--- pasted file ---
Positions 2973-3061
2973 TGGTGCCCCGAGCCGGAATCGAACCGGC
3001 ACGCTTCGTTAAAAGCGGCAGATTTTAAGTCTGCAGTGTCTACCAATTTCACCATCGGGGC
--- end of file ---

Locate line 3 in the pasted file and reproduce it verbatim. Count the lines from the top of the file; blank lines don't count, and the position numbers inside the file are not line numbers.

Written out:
3001 ACGCTTCGTTAAAAGCGGCAGATTTTAAGTCTGCAGTGTCTACCAATTTCACCATCGGGGC